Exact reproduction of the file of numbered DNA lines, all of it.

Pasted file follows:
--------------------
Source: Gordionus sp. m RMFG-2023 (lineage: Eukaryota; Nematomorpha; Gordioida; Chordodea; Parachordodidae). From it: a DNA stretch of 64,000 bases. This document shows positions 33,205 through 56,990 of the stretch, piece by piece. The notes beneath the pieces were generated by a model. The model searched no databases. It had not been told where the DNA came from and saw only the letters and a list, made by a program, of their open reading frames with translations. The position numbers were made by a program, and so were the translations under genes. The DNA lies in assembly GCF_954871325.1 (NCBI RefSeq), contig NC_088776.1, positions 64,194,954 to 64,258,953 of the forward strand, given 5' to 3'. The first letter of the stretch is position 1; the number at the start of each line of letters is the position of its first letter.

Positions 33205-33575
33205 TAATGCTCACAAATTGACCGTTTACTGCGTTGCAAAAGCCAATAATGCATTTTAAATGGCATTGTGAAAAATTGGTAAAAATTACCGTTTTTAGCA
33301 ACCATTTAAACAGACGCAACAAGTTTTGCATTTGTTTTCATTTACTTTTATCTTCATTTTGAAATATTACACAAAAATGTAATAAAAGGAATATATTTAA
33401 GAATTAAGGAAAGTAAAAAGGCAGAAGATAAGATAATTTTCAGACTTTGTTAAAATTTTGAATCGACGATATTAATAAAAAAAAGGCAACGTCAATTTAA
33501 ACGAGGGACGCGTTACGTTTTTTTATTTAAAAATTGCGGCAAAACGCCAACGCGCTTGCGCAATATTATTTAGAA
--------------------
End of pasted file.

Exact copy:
Source: Gordionus sp. m RMFG-2023 (lineage: Eukaryota; Nematomorpha; Gordioida; Chordodea; Parachordodidae). From it: a DNA stretch of 64,000 bases. This document shows positions 33,205 through 56,990 of the stretch, piece by piece. The notes beneath the pieces were generated by a model. The model searched no databases. It had not been told where the DNA came from and saw only the letters and a list, made by a program, of their open reading frames with translations. The position numbers were made by a program, and so were the translations under genes. The DNA lies in assembly GCF_954871325.1 (NCBI RefSeq), contig NC_088776.1, positions 64,194,954 to 64,258,953 of the forward strand, given 5' to 3'. The first letter of the stretch is position 1; the number at the start of each line of letters is the position of its first letter.

Positions 33205-33575
33205 TAATGCTCACAAATTGACCGTTTACTGCGTTGCAAAAGCCAATAATGCATTTTAAATGGCATTGTGAAAAATTGGTAAAAATTACCGTTTTTAGCA
33301 ACCATTTAAACAGACGCAACAAGTTTTGCATTTGTTTTCATTTACTTTTATCTTCATTTTGAAATATTACACAAAAATGTAATAAAAGGAATATATTTAA
33401 GAATTAAGGAAAGTAAAAAGGCAGAAGATAAGATAATTTTCAGACTTTGTTAAAATTTTGAATCGACGATATTAATAAAAAAAAGGCAACGTCAATTTAA
33501 ACGAGGGACGCGTTACGTTTTTTTATTTAAAAATTGCGGCAAAACGCCAACGCGCTTGCGCAATATTATTTAGAA